However—maybe I am biased—but the church needs your gifts, too.  We need prophetic voices telling us what more we should be doing in ministry; and we need compassionate hearts who hear all the concerns we speak and makes us feel cared for, and we need hands working behind the scenes to make things run smoothly.  We need teachers and leaders and open eyes and wise souls.

Imagine a church where each of its members gave faithfully and passionately of themselves using exactly the gifts God gave them.  Imagine what a powerful witness that church would be.  Imagine how alive it would feel.  Imagine how much other people would want to be a part of it.

Just last month I was asking you all to volunteer for all the things that make church happen here on a weekly basis, and lots of you did: as greeters, and ushers, and tellers, and readers, and some other things.  Now, as we’re looking toward our plans for 2016, we don’t just need volunteers (although we need volunteers!)  We also need people who are going to take ownership and be leaders of the mission and ministry of this church, and who are going to use their God-given gifts to do that.

Fifteen or so years ago, Pat B. said, I think we should be going to ASP, and he made it happen.  And every year he uses his gifts of organization and recruiting to make it happen, and it’s become one of the big ministries of this church.  Leslie G. tutors people in English as a Second Language here at church.  It’s not an official program; but it’s something that she has to give, and when someone brings a need to her attention, she does it.  Your gifts might make you perfect to chair the Finance committee or serve on Staff-Parish Relations, but it might also be that your call is to take on something new here.  Maybe you see something that makes you think, we should be doing this, and I want to make it happen!  Talk to me about that.  I will help you.  Instead of being the person who just recruits people to be on committees, I want to be the person who helps enable your ministry to happen.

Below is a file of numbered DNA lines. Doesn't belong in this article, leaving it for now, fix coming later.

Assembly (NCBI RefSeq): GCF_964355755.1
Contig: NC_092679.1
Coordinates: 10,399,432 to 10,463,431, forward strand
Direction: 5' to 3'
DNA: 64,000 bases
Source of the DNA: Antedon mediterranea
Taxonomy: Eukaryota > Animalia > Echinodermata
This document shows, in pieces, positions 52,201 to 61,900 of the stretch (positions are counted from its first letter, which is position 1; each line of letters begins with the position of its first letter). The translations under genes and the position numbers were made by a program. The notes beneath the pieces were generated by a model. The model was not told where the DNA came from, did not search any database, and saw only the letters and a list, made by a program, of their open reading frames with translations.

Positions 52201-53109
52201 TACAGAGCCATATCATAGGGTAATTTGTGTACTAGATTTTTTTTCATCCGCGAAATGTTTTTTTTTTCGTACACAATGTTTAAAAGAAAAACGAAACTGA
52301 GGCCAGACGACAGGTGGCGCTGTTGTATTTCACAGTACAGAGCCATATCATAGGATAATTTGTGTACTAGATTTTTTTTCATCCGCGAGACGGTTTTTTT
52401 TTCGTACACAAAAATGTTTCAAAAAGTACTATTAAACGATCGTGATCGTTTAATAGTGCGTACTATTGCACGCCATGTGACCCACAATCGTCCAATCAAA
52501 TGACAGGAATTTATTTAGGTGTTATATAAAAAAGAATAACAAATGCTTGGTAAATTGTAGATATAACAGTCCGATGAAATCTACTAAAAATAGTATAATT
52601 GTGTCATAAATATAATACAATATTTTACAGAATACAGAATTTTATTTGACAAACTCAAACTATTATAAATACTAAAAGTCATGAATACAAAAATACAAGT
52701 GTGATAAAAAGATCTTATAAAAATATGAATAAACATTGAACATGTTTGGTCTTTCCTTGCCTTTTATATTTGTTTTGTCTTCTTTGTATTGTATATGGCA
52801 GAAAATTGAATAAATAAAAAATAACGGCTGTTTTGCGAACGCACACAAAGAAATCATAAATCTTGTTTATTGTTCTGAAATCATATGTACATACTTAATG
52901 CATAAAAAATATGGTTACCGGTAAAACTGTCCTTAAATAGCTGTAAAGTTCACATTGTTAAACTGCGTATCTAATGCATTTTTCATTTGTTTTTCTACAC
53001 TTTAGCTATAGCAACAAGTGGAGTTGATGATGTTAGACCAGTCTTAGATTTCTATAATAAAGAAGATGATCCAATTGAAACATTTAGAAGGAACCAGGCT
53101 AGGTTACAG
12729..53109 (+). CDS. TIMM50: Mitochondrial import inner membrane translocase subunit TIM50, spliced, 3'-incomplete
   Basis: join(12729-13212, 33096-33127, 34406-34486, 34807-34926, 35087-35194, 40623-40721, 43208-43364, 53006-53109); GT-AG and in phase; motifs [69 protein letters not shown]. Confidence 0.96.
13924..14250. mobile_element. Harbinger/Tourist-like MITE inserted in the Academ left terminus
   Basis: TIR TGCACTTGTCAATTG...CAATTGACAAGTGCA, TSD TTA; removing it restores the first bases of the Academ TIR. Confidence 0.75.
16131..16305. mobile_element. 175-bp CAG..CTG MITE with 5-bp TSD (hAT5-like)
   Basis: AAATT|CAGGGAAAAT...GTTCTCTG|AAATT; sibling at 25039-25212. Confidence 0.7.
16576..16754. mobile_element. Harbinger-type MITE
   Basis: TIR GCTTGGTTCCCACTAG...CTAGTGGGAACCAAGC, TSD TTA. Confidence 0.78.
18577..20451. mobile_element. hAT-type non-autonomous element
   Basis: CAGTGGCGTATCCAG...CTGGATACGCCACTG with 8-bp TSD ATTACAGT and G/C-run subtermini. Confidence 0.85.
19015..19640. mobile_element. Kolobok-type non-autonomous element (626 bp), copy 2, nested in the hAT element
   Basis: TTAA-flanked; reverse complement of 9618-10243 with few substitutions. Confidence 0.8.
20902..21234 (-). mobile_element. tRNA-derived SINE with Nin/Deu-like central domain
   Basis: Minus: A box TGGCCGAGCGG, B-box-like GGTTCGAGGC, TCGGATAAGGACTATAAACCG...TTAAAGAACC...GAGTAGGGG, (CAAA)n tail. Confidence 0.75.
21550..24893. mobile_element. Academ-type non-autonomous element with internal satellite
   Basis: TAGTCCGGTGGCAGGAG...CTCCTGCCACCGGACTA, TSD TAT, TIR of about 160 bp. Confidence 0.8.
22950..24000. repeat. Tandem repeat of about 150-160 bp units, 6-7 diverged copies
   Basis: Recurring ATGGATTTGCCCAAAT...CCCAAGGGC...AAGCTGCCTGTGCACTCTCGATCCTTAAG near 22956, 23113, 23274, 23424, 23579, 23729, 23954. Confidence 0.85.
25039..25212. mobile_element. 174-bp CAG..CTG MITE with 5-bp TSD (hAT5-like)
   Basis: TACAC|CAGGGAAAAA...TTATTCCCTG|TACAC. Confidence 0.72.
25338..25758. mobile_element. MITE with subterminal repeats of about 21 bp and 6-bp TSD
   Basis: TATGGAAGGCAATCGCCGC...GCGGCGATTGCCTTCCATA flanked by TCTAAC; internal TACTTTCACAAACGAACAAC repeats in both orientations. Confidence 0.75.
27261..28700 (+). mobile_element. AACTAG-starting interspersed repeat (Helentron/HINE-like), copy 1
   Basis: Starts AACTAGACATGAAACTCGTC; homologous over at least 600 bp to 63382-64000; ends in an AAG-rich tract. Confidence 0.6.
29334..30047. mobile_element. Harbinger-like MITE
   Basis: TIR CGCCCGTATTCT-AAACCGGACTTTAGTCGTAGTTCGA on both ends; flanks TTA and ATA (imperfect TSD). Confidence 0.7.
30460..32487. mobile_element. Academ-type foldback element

As we look at this drawing of the Body of Christ we have up here, we might notice that we’re not necessarily evenly distributed.  It’s OK if we don’t all fit together like a jigsaw puzzle.  We’re not the Body of Christ alone, after all.  It might be that we as a congregation have a particular gift to offer to the world, depending on what we’re especially strong in.  What parts do you see that are strong here?  What might that makes us good at as a congregation?  Again, something to think about.

As I’ve mentioned before, there are a couple caveats here.  First of all, knowing and using our gifts doesn’t give us a free pass on everything else.  I can’t just say, well, giving isn’t my gift, therefore I don’t have to give away any of my money.  No.  That’s a basic aspect of Christian discipleship.  And I can’t just say, well, I’m not a heart, compassion isn’t really my gift, and use that as an excuse to be rude and judgmental. Love is still pretty much the whole point.   Second of all, God does sometimes call us out of our comfort zones.  God does not just always call us to do things we’re already super good at and comfortable with.  Maybe we have to learn a new skill.  Maybe God needs us to grow in a particular area, especially to kind of round out the Body of Christ here.

But still—I do believe that the best stewardship is when we capitalize on the gifts and passions and experiences and personalities God has given us—because those aren’t an accident.  They are given to us precisely so we can give them away, in service to God and neighbor.  They are given to us for the work of ministry.